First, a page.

11 May 2012

DAY TWO: Tints and Vignettes

Day two started with more contour line drawings to warm up. I won't share the first ones, since they are just more of the same, but here are the second ones. We did one using the Tombow (water-soluble) pen, one using a waterproof pen, and one using pencil, to see how different they look when you add watercolor. The Tombow melts into the paint but still gives some form wherever you avoid crossing it with water; the permanent pen gives a hard outline; and the pencil pretty much disappears, except for the areas it defines for you as you paint. Interesting exercise, very different results.

Tombow water-soluble pen, in a sepia tone.

Black permanent pen.


After that exercise, Brenda passed out pieces of Canson Mi Teintes pastel paper, so we could see what it was like to paint in watercolor on a tinted background. We all enjoyed the look but disliked the lack of control on the pastel paper, which has a linen-like texture that made it hard to move the paint. We had much longer to do this exercise--15 minutes to draw and 30 minutes to paint--but it wasn't one of my better efforts. I think I prefer to put in a background wash, if a tint is what I'm after. (Or, maybe I just need to get better at controlling my paint and brush!)

Our after-lunch project was creating vignette paintings. "Vignette" is defined by the dictionary as "an unbordered picture that shades off gradually into the surrounding paper," or "any small, endearing scene, view, picture, etc.; a small, illustrative sketch." This is a great format to use when filling your sketchbook, either with ideas for finished paintings, or just for its own sake. Brenda has some guidelines for making them; she prefers they follow a cruciform format. The definition of "cruciform" is "shaped like a cross," but she was quick to point out that it says "like A cross," not "like THE Cross," which is an important distinction. Her meaning is that there is a strong vertical and a strong horizontal, and that the picture: A. has nothing in the four corners; and B. touches the edges of its framing box in at least one place, and preferably more, to carry the eye beyond the frame, thus rendering the sketch more dynamic. Here is my example, for which we had 45 minutes:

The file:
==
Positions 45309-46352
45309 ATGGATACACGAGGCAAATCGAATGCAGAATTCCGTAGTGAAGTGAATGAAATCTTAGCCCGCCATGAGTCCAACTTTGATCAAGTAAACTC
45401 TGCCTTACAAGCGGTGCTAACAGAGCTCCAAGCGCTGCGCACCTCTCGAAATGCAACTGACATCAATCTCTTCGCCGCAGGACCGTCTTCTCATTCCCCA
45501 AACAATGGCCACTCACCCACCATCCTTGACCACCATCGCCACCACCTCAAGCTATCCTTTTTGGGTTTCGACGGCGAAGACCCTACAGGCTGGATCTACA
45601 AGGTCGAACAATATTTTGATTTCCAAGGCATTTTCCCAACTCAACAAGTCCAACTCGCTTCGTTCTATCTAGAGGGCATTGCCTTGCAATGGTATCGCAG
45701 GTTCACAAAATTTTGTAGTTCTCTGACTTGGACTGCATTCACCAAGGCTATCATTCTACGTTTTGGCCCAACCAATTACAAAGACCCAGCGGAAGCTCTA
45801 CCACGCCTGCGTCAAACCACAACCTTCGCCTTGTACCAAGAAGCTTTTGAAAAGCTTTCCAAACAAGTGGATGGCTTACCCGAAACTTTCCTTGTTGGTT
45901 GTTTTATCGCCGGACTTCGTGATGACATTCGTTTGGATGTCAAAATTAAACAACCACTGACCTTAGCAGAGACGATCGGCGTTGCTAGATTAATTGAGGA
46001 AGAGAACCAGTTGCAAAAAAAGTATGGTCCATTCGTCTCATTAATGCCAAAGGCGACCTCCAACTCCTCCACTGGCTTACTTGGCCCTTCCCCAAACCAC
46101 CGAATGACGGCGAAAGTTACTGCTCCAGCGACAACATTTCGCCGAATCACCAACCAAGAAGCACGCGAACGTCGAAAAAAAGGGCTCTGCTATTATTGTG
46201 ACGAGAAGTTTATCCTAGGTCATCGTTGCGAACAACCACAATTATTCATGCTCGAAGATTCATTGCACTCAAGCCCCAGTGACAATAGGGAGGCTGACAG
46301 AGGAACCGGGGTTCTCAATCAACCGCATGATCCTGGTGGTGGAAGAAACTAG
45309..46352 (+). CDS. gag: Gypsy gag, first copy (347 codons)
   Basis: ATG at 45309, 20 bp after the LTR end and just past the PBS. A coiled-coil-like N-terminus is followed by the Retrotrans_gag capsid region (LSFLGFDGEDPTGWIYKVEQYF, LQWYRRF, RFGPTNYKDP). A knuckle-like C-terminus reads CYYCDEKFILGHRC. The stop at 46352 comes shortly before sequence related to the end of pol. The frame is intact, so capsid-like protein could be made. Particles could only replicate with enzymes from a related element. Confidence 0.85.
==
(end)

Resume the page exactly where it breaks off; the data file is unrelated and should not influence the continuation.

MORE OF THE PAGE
Four corners blank, all defining different shapes; strong horizontals (fence crossbars and foliage), strong verticals (fence post and hollyhock), touching all around. Had a few continuity problems with foreground and background, and the greens could have had more variation, but the hollyhocks were fun, and I remembered to put some reflected color under the "eaves" on the fencepost.

I also learned a lot of information today about watercolor paints (opaque vs. transparent), painting en plein air (and what to pack in your bag to bring with you), and doing value sketches, but I'm too tired to go into any more detail tonight! Those will be for another post...

Tomorrow: Day Three!

P.S. Montrose is the cutest town EVER.

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